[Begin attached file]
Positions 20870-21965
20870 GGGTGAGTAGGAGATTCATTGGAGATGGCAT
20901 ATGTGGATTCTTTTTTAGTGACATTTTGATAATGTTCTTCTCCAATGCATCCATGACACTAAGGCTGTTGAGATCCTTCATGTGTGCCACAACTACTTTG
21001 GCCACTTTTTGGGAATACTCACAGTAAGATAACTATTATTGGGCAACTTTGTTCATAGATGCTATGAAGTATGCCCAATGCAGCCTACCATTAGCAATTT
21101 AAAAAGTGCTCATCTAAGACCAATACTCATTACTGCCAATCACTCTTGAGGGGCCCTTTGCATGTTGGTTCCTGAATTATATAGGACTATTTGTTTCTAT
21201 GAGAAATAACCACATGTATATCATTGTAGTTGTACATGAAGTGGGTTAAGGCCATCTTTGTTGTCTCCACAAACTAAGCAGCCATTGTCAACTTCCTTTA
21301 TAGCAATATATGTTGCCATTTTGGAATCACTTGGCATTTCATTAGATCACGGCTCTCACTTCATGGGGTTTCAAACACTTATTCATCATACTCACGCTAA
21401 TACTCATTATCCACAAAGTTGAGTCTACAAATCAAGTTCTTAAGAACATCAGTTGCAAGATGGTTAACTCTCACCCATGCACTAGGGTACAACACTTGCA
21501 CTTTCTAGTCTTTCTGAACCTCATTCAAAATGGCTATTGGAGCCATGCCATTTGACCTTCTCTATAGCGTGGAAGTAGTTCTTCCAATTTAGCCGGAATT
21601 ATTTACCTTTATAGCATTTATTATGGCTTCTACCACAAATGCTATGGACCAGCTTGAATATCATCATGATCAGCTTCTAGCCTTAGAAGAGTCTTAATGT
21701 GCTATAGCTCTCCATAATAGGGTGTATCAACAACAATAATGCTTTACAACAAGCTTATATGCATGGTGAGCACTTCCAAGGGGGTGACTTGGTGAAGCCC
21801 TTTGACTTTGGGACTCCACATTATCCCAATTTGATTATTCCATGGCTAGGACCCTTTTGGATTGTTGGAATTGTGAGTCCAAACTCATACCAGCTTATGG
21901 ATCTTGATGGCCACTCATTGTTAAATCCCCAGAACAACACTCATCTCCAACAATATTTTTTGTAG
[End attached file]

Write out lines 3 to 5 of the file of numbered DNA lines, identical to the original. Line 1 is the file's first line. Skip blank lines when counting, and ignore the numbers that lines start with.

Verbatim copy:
20901 ATGTGGATTCTTTTTTAGTGACATTTTGATAATGTTCTTCTCCAATGCATCCATGACACTAAGGCTGTTGAGATCCTTCATGTGTGCCACAACTACTTTG
21001 GCCACTTTTTGGGAATACTCACAGTAAGATAACTATTATTGGGCAACTTTGTTCATAGATGCTATGAAGTATGCCCAATGCAGCCTACCATTAGCAATTT
21101 AAAAAGTGCTCATCTAAGACCAATACTCATTACTGCCAATCACTCTTGAGGGGCCCTTTGCATGTTGGTTCCTGAATTATATAGGACTATTTGTTTCTAT